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7 winning ways to meet financial goals
Develop a game plan to meet your financial goals.
Making your practice more profitable isn't about luck. You don't roll the dice and hope to meet your financial goals for the year. Being profitable is about playing the right hand at the right moment and making changes in your practice that maximize your profitability. So use these seven strategies to ensure your practice will be flush with success.
Denise Tumblin, CPA
These strategies will help your practice build a solid foundation and stay on track for continued financial success. And with a steady foundation, your house of cards won't come tumbling down. You don't need to gamble to be successful. Instead, make slow, steady, and deliberate steps to save for that rainy day and plan for the future. Do that and you'll have an unbeatable hand.
1 Enhance consistency. Differences in medical philosophies baffle doctors, staff, and clients and can lead to shortcomings in patient care. Say your standard is to perform annual wellness testing on all senior patients. But only two of four doctors follow the protocol. This puts half your patients at a medical disadvantage. Don't make people guess what you want. Define your standards of care, get them in writing, and use them as a teaching tool to communicate your expectations to doctors and staff. Your goals are to provide high-quality care, nurture lasting client relationships, cultivate happy, productive doctors and staff, and enjoy a fun, profitable practice.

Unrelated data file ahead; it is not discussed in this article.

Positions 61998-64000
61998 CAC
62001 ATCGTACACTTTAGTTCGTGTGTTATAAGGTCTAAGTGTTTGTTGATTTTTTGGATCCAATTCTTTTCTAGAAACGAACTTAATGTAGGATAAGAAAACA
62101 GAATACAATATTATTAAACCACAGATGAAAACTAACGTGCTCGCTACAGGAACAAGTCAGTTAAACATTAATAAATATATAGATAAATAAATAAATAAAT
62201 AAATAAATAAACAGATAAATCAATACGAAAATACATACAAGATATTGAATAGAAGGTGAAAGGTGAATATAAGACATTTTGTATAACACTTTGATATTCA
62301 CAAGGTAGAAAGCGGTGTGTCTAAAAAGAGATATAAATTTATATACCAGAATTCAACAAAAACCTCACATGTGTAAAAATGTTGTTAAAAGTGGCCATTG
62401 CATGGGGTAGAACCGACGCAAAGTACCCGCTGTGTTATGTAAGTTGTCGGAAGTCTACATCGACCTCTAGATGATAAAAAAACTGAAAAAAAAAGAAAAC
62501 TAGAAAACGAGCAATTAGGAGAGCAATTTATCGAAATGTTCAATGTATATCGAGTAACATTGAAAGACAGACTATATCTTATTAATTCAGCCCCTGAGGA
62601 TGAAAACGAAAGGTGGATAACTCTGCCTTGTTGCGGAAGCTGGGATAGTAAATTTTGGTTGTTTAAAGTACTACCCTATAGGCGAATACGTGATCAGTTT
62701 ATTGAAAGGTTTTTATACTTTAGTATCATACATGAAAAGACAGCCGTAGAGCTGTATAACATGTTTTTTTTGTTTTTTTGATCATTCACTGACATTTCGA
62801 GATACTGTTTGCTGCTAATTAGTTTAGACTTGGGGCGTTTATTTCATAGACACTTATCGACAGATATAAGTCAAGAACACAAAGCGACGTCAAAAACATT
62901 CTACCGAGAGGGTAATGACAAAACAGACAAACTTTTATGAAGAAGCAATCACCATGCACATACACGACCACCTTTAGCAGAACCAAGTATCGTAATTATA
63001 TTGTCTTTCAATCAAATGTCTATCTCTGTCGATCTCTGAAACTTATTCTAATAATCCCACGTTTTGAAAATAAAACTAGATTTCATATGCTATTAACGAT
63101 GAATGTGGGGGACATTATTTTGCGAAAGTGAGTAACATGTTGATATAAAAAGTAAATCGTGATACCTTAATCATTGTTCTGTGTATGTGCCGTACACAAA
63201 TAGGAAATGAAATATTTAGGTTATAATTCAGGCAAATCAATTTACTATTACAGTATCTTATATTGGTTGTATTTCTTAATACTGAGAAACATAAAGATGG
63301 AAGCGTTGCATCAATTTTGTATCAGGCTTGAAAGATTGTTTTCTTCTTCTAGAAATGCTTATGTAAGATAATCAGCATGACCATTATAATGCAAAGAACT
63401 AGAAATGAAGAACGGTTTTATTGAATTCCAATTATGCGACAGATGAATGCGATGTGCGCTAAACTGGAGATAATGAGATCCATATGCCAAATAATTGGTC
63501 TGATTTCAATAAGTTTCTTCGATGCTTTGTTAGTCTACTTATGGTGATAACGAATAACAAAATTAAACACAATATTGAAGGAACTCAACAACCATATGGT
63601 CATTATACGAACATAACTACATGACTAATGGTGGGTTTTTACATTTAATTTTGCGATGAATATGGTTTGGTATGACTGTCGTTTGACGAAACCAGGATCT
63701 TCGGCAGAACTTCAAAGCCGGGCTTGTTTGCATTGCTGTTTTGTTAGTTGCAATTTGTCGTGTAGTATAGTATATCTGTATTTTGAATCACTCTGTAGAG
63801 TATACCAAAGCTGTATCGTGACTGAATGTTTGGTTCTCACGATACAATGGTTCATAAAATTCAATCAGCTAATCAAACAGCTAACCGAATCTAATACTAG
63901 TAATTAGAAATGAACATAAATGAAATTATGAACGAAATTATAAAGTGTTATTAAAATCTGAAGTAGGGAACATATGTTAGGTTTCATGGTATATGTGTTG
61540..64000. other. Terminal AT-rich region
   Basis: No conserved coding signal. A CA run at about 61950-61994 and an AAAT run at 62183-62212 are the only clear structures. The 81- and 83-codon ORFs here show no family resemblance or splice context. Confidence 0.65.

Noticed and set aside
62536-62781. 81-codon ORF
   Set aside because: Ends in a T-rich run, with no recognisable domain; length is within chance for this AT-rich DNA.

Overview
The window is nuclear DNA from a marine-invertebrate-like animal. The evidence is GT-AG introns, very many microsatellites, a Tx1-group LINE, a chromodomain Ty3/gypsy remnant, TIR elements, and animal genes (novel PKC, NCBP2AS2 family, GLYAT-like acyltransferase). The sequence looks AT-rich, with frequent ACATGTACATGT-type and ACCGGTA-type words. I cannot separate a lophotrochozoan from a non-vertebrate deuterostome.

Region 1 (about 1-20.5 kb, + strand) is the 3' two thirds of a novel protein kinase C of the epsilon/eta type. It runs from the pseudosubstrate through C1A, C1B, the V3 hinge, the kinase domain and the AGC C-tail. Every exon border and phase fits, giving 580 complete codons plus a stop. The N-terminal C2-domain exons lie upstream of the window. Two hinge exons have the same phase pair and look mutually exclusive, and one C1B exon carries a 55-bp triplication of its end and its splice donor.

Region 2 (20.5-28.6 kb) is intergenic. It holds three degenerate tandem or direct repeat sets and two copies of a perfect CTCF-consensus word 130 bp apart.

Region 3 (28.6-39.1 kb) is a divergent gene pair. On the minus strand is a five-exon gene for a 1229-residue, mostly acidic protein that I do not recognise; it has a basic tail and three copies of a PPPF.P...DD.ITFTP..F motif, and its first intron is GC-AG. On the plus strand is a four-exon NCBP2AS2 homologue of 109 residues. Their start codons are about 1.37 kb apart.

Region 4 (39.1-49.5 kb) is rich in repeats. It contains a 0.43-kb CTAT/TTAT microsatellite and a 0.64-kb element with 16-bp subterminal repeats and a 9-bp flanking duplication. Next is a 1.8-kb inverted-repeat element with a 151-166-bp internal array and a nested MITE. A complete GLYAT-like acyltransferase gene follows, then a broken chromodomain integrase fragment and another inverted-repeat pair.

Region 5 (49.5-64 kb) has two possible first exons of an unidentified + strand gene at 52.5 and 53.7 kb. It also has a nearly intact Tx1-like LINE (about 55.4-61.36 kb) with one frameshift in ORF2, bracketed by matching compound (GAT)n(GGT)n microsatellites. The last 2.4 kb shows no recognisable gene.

2 Develop a budget. Define your goals for spending and revenue growth. Set revenue and expense goals and then share these goals with the team members who'll help you achieve them. And don't forget to measure and analyze your performance. Create a systematic approach to reviewing your monthly results, and develop an action plan to respond to problems or opportunities you identify during this review. Search "budgeting basics worksheet" for a tool to get you started.
The bottom line
3 Encourage staff contributions. Every team member at your practice must be knowledgeable about your standards of care for the sake of consistency and continuity. It's up to you to teach and mentor your employees and communicate your expectations for upholding those standards. An effective training program ensures that new team members start off on the right foot and become successful. Regular internal and external CE encourages employees to grow and will net your practice rewards in the future. Improving staff expertise frees you up to focus on other things—like seeing more patients, taking a lunch break, or ending the day on time.
4 Monitor and capture charges. Billing clients for all care is an opportunity to improve profit without raising fees. Track how often and by how much you're missing charges by completing a case review. Pull a sample of 10 hospitalized cases and 10 outpatient visits for each doctor. Divide the cases among your team and ask them to compare the medical record of services provided to the client's invoice for services billed. Make a copy of the invoice and list the care that was provided for free (intentionally or unintentionally) and the amount of the usual fee. (Search "missed charges summary form" for a tool to help you tally the results.) Discuss and identify why the charges were missed. Are the doctors recording charges at the time of treatment—or waiting until later? Are they waiting until discharge to record charges for hospitalized cases? What discounts are doctors giving? Are your team members creating estimates on the fly and underestimating prices? These scenarios lead to missed charges. Once you have an idea of why charges are slipping through the cracks, develop an action plan to improve how your practice charges for care provided.